The Scoop: A Publication of the University of Texas Medical School at Houston

Produced by the Office of Communications // March 1, 2012

Bayshore Family Practice joins UT Physicians, offers weekend hours

Bayshore Family Practice Center

The UT Physicians Bayshore Family Practice Center is now open Sundays for urgent care.

The Bayshore Family Practice Center is now part of the UT Physicians family. Located in the Clear Lake/Pasadena area, off of Beltway 8 at 11452 Space Center Blvd., the center offers a team of family physicians and specialists ready to care for patients age 1 week and up, seven days a week.

With a staff of family practice physicians, physician assistants, nurse practitioners, and a growing number of specialists, including cardiologists and endocrinologists, the UT Physicians Bayshore Family Practice Center prides itself on compassion, good listening, and creating a true patient connection. The staff of more than 50 employees welcomes patients into a family atmosphere—ready to serve their needs.

The practice was founded by husband-wife physician team, Dr. Thomas Murphy and Dr. Glenda Goodine.

“While we have been serving patients for more than 25 years, we now have expanded to provide urgent-care needs on the weekends,” Dr. Murphy said. “The weekend times are reserved for walk-in patients with acute issues—not for routine visits that can be scheduled during the week.”

For more information, or to schedule an appointment, please call 713.486.6200.

— Darla Brown, Office of Communications, Medical School

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Researcher looks to stem cells to treat arthritis

Dr. Naoki Nakayama

Dr. Naoki Nakayama

When it comes to treating the millions with osteoarthritis, health care providers could use more options beyond treating symptoms with medications and recommending surgery in severe cases.

Osteoarthritis is associated with wear and tear of joints. Joints are areas where bones come together, and the bones are cushioned by a tissue called cartilage, which can thin over time. Osteoarthritis is a chronic and sometimes painful disease.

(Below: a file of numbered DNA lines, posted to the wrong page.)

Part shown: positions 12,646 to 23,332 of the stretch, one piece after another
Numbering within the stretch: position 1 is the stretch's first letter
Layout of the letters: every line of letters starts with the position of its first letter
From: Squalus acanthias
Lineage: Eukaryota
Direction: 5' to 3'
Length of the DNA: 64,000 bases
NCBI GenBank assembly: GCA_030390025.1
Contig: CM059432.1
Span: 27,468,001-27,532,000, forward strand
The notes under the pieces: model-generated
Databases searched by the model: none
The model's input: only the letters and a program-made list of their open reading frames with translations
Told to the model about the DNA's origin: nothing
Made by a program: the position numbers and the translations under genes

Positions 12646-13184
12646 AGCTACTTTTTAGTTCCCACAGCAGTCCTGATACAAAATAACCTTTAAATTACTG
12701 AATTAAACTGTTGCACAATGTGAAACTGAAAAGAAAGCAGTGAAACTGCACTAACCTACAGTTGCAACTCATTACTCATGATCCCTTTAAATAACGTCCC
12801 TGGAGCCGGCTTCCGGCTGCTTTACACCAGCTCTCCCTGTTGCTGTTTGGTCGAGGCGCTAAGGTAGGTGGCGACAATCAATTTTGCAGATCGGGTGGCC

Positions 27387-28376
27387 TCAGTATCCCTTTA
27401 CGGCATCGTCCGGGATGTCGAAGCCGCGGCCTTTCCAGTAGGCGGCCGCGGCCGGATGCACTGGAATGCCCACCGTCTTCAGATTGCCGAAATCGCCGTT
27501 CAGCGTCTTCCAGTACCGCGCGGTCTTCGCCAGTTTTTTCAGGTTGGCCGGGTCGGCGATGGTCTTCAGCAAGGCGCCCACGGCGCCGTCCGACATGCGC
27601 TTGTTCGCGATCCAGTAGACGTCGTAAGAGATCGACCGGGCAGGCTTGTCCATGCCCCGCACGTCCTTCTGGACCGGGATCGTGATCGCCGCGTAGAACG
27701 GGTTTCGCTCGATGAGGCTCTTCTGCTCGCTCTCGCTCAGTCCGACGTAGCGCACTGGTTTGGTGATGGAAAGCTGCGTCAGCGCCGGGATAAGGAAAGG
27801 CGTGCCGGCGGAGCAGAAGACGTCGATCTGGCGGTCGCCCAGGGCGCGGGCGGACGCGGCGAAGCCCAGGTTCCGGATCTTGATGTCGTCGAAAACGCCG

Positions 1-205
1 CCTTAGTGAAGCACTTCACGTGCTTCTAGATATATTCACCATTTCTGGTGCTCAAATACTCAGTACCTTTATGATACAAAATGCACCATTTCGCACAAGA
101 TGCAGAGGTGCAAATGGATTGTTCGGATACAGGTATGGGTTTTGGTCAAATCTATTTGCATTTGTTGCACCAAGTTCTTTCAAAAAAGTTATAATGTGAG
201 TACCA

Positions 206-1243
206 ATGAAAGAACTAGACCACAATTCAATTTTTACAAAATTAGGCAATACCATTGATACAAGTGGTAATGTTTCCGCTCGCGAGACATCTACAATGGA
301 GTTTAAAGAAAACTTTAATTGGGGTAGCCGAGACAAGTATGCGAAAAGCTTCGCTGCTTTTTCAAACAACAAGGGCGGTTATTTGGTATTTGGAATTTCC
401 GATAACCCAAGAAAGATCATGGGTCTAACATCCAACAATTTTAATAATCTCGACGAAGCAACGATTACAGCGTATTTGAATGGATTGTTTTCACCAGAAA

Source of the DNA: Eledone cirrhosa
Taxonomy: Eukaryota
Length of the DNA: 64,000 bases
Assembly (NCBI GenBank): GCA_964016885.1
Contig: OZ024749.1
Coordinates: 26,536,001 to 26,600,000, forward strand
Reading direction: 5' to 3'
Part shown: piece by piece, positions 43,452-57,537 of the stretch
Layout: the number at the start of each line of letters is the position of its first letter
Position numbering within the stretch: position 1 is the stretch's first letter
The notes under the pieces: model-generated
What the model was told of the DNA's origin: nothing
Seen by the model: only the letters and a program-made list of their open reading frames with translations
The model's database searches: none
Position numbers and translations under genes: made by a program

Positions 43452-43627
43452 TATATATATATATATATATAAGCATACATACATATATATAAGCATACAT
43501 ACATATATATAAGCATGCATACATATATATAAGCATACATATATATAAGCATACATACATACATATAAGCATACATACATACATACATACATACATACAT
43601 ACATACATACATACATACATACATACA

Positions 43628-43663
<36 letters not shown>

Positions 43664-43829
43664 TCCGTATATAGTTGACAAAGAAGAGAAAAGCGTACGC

Dr. Naoki Nakayama, an associate professor of molecular medicine, said he believes he can repair damaged cartilage with the aid of stem cells and has received a grant from the Arthritis Foundation to begin preliminary work. It is the first new Arthritis Foundation research grant in the Texas Medical Center since 2007 and the largest ever granted here.

There are different types of cartilage, and Nakayama’s research is centered on articular cartilage, the kind that covers the tips of bones that come together in joints. While wear and tear is a major cause of articular cartilage problems, sports injury also can be a factor.

“If this works, you could repair the damaged cartilage in an affected knee by injecting stem cells,” Nakayama said. “The damaged cartilage is sticky and would hold the stem cells that would start to regenerate. Multiple injections may be required.””

Nakayama said the treatment would be reserved for damaged cartilage. “People with osteoarthritis may have one or two painful joints, but the rest are fine. There is no need to treat healthy joints,” he said. The potential treatment would not treat rheumatoid arthritis, which stems from a problem with the patient’s immune system.

To create such cells, he will be working with induced pluripotent stem cells (iPS), which the National Institutes of Health describes as adult cells that have been genetically reprogrammed to an embryonic stem cell–like state.